22 June 2011

Emperor penguin visit a rare treat for New Zealanders

NEW ZEALAND - Kapiti Coast residents have been treated to a rare visitor from Antarctica: an emperor penguin.

It is only the second time that an emperor penguin has been recorded in New Zealand. The first was back in 1967 at Southland's Oreti Beach.

It is not known why this Antarctic dweller is visiting New Zealand shores.

"It's amazing to see one of these penguins on the Kapiti Coast," said Department of Conservation (DOC) biodiversity spokesperson Peter Simpson.

"Unusual animals from the Antarctic sometimes visit our shores, but we really don't know why."

DOC was alerted to the penguin's presence after being contacted by Kapiti resident Christine Wilton, who was walking her dog on Monday afternoon at Peka Peka Beach.

"I saw this glistening white thing standing up and I thought I was seeing things," Ms Wilton said.

When rangers from DOC's Waikanae office investigated, they saw what looked like a big white ball in the sand. The penguin, later confirmed as a juvenile, stood up, looking quite relaxed and in good condition. It stands at about 1 metre tall.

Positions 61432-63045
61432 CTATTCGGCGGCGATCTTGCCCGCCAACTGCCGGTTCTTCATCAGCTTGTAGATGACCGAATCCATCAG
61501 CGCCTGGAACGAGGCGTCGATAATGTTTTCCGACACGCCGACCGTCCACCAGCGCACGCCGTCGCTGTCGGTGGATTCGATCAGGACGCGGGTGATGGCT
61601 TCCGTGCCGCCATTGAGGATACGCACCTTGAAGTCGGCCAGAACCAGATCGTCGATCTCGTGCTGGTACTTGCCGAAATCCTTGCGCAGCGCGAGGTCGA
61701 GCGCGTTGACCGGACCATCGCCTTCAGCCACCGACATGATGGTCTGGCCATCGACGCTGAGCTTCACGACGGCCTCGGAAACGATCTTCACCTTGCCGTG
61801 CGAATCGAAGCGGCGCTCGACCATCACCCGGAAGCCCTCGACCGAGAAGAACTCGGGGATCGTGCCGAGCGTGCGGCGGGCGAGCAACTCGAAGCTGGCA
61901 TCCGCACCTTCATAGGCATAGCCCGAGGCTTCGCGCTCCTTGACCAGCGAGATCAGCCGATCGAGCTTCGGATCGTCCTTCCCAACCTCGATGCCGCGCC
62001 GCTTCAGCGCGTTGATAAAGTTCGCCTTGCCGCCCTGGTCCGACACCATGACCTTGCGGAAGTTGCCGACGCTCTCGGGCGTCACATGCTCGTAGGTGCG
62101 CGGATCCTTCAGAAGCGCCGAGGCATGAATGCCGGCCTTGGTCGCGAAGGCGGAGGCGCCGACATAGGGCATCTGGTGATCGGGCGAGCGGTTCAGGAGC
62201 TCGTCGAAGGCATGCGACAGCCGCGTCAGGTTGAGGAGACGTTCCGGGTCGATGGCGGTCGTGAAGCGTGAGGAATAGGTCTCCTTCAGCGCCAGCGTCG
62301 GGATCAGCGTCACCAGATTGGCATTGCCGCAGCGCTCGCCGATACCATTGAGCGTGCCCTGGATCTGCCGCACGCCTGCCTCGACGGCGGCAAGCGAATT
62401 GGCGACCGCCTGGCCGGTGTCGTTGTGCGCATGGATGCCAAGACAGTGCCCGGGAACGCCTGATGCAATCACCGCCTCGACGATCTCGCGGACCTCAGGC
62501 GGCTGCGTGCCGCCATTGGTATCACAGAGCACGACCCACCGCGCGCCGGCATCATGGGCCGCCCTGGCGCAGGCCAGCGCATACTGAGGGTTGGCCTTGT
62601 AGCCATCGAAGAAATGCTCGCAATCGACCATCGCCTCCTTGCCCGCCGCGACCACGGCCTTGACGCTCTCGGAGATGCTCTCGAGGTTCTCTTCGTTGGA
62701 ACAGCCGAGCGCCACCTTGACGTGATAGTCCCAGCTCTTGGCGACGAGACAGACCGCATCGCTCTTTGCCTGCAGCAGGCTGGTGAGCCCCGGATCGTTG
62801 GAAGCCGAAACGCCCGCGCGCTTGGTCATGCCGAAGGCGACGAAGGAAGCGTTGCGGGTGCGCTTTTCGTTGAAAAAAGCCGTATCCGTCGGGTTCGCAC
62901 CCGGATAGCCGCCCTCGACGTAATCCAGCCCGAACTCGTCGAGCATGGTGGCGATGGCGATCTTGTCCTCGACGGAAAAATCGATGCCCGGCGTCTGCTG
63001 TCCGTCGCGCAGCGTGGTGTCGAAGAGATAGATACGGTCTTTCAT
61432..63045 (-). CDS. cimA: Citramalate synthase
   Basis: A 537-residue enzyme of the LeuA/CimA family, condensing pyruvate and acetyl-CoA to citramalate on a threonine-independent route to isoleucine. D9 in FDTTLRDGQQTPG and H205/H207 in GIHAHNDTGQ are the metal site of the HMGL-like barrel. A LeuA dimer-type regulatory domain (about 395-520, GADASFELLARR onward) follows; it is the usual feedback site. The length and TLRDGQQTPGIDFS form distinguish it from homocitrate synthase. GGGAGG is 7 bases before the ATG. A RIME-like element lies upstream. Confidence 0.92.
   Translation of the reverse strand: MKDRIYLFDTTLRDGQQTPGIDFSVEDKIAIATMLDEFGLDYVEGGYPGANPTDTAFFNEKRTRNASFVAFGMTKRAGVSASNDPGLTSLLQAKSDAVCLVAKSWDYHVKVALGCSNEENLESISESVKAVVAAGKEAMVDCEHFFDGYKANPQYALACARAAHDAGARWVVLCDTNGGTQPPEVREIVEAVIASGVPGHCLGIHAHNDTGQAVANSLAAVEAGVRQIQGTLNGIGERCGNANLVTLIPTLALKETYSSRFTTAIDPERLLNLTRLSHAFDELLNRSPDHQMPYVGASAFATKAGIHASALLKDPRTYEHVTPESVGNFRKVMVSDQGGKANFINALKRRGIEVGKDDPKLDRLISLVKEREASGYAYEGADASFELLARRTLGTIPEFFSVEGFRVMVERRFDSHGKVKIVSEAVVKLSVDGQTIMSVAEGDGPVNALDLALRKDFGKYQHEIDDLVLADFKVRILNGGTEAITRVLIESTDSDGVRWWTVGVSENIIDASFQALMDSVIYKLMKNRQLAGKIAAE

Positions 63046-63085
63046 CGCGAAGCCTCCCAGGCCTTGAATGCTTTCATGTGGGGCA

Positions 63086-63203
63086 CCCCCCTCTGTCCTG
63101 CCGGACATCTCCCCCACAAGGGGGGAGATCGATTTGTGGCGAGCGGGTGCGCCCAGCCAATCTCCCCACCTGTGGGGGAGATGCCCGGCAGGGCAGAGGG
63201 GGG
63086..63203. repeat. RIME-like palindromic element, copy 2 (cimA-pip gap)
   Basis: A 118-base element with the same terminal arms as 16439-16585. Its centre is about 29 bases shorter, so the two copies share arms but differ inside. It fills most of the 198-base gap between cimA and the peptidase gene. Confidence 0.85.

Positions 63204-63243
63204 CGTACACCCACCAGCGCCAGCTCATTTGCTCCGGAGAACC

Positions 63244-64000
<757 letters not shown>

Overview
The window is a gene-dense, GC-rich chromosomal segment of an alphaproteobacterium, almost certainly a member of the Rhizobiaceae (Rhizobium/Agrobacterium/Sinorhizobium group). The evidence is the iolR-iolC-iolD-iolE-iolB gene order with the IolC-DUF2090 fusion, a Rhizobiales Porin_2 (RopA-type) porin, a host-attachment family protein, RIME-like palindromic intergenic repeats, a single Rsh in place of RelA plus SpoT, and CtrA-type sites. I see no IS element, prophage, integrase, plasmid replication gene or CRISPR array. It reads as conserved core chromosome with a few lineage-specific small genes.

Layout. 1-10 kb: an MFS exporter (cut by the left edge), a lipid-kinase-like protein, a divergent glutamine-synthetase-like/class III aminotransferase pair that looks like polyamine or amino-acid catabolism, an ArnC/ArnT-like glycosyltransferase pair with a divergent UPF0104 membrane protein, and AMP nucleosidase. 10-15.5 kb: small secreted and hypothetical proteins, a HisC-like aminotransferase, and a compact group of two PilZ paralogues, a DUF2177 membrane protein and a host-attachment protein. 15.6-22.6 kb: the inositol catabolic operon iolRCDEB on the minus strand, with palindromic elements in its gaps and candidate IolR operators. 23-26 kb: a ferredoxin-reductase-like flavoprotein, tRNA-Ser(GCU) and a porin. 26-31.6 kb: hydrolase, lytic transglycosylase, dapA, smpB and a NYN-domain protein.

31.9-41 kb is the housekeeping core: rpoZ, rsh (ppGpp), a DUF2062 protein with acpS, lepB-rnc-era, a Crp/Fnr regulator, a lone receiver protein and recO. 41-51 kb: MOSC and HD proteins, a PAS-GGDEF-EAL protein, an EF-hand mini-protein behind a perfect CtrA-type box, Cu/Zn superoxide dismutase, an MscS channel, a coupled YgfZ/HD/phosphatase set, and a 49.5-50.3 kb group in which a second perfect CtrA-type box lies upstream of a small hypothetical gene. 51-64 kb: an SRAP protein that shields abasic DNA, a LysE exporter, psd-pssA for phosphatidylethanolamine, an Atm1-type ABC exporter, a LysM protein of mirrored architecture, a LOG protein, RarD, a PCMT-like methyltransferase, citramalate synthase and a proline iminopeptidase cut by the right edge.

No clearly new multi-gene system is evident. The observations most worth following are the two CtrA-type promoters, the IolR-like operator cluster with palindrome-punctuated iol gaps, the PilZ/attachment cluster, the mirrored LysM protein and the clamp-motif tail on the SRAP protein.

DOC has advised that people should not disturb the penguin and ensure that dogs are kept on leads in the area. Penguins can give vicious bites if they feel threatened. DOC have asked members of the public to contact them if they see the emperor penguin on another beach.

If left alone it is expected that the bird will eventually swim back out to sea. I hope New Zealand's imperial visitor decides to stick around for a while though! 

Watch video of Kapiti's emperor penguin at Stuff.co.nz

Emperor penguin visits the Kapiti Coast, 21 June 2011, Department of Conservation

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